BrightWire Networks blog
Huawei’s Horrible, No Good, Very Bad Week
Make no mistake about it, Huawei is one of the largest technology companies in the entire world. It employs over 200,000 people and in 2018 saw revenues of over $100 billion. Over the past few years, their devices have been pushing the boundaries of what is possible in tech all while being relatively unavailable to one of the major technology markets in the world, the United States. The fact is that outside the U.S., Huawei is a major player.
The reason the tech giant has been shut out of the hungry U.S. tech market has been because there are very legitimate fears of collusion with the Chinese government. This is something that U.S. leaders clearly understand. The U.S., who has been at the forefront of digital surveillance, understands that the more data that is tracked, catalogued and analyzed, the more information is learned. For lawmakers in the U.S., providing the communist Chinese government in Beijing an in to collect information about American industry, U.S. citizens, and the like is looked on as oversharing.
On May 16, the United States doubled down. They added Huawei to their U.S. Commerce Department’s Bureau of Industry and Security’s “entity list”, effectively barring U.S. companies from doing business with Huawei unless they get explicit permission from Washington. The official reasoning? Huawei “is engaged in activities that are contrary to U.S. national security or foreign policy interest.” Most people in the know have made mention to the ongoing trade war with China being the actual impetus behind the move.
Whatever the reasoning, this act set off a firestorm for the Chinese manufacturer. Huawei’s smartphones run on Android, their computers run Windows 10, these are obviously products of U.S.-owned properties Google and Microsoft, respectively. This means that after August 19, the tech giant will no longer have access to the operating systems their devices run on; and, if you consider all the other U.S. companies they have agreements with (such as NVIDIA and Qualcomm), the decision to put Huawei on the entity list puts a lot of pressure on the company.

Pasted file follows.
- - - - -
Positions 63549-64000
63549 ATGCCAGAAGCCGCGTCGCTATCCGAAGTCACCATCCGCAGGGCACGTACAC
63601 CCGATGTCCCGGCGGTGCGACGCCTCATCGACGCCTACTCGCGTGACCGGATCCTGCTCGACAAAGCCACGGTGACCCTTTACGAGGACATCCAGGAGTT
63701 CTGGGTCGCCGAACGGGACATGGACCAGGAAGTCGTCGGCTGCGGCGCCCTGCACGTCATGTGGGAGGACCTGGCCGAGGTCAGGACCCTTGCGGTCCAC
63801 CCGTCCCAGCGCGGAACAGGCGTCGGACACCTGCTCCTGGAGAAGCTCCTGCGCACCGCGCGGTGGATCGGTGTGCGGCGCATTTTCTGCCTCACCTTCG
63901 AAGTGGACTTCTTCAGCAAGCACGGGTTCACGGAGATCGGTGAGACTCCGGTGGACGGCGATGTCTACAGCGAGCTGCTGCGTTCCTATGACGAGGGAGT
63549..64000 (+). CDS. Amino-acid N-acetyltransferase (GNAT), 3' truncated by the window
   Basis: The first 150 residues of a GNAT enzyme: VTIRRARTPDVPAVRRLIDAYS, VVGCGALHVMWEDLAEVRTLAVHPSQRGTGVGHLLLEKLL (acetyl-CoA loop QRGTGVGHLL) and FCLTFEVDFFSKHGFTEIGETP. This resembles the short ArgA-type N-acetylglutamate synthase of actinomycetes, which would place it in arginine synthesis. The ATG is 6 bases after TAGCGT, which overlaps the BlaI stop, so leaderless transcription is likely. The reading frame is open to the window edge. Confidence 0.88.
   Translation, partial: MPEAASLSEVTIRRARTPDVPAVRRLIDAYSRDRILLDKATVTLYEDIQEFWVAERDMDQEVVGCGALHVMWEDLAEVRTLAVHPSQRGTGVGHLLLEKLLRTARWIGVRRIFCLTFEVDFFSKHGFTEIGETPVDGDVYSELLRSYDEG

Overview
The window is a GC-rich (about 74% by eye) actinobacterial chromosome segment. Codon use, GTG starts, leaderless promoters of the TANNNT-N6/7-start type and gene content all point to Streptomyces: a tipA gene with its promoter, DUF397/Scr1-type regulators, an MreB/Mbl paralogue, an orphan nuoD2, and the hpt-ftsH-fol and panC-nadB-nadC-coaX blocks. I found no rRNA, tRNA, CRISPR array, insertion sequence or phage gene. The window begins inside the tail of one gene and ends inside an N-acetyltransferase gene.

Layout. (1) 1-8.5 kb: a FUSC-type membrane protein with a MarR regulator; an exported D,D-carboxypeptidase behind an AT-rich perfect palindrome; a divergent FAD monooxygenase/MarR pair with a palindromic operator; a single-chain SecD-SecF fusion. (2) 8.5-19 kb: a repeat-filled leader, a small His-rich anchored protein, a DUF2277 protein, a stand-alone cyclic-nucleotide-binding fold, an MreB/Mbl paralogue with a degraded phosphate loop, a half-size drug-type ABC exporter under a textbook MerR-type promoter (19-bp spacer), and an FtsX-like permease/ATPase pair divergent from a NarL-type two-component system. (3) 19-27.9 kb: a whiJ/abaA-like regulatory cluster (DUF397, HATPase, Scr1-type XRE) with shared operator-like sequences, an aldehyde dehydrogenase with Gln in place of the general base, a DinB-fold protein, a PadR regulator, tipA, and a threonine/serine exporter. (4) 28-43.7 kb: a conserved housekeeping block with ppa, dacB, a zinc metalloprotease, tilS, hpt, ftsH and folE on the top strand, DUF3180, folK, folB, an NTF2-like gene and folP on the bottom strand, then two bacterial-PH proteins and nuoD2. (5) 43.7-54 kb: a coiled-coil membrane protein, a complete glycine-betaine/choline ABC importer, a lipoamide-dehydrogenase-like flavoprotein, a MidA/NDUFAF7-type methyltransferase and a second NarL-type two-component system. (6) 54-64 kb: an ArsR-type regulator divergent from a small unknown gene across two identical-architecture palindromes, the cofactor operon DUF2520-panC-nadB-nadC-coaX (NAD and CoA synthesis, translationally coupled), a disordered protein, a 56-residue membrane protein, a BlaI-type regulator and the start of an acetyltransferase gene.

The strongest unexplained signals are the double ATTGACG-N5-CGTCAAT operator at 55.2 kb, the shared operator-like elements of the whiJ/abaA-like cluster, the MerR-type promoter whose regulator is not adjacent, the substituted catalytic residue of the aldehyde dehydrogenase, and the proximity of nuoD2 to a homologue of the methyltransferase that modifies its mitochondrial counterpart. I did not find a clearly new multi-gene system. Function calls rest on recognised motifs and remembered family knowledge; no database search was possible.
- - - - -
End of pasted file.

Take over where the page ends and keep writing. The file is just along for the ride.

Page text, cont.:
Huawei has announced that they have been developing their own OS for a while now, but by having to pivot that abruptly, it will be extraordinarily costly for the company. Since Android is an open-sourced software, they could still use a custom version of that, but they wouldn’t be supported by Google’s terms of service, meaning those customers wouldn’t have access to Google products, including the Google Play store which fuels Android mobile devices. More than any other issue, not having access to apps can sink a mobile platform, just ask Blackberry. In fact, some of the largest companies in the world have tried to create App stores, and only Apple and Google have done it proficiently.
Moreover, even if they were somehow going to figure out the App store situation, not having access to American-developed applications will leave an undeniable hole in the offering, at least in the short term. Apps like Google Chrome, Gmail, Facebook, Twitter, YouTube, and others of the like wouldn’t be available on the environment. While individual users could still use these services through their web browser, apps help mobile function.
It will be interesting to see what Huawei’s strategy will be over the upcoming months to try and mitigate a massive revenue loss; or, if it can convince the U.S. lawmakers that have taken this measure that the company isn’t in Beijing’s pocket. Only time will tell. Have you ever used any Huawei devices? What do you think of the U.S.’s plan? Leave your thoughts on these questions and more in the comments below.